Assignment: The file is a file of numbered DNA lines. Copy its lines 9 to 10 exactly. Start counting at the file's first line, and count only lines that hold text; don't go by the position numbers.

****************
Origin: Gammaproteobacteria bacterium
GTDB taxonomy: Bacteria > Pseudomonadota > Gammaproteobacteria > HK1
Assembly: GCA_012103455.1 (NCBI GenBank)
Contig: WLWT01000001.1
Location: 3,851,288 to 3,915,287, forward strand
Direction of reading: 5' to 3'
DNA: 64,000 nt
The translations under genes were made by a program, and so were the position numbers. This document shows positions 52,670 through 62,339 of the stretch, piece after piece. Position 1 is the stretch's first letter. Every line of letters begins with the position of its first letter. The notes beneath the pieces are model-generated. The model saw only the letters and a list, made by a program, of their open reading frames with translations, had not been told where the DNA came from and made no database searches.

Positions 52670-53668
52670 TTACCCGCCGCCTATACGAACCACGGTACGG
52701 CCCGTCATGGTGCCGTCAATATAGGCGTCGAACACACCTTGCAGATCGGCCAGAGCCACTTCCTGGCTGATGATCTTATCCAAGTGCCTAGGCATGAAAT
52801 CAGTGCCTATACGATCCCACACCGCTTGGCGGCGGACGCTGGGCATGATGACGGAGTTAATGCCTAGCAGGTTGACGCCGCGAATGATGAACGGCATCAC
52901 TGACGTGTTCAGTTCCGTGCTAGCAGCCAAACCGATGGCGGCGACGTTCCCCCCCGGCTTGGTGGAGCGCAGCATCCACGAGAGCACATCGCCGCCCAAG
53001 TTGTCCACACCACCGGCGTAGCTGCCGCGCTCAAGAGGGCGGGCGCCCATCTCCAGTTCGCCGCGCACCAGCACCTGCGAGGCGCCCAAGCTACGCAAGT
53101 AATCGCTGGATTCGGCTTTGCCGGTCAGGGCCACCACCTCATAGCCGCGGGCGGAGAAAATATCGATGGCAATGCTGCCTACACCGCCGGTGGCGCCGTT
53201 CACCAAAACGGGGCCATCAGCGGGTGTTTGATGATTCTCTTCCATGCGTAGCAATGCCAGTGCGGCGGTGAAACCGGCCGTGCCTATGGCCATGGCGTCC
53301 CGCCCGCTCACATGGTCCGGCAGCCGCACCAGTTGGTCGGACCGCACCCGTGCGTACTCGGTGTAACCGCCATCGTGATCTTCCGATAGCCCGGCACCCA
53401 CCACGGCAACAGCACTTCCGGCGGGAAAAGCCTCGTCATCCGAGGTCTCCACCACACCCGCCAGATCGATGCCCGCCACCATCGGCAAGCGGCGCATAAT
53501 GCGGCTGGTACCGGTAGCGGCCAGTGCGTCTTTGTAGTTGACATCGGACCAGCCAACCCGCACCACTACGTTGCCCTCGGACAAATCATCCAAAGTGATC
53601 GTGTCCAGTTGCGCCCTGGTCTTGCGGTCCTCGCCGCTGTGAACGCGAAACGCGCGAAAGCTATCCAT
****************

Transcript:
Positions 52670-53668
52670 TTACCCGCCGCCTATACGAACCACGGTACGG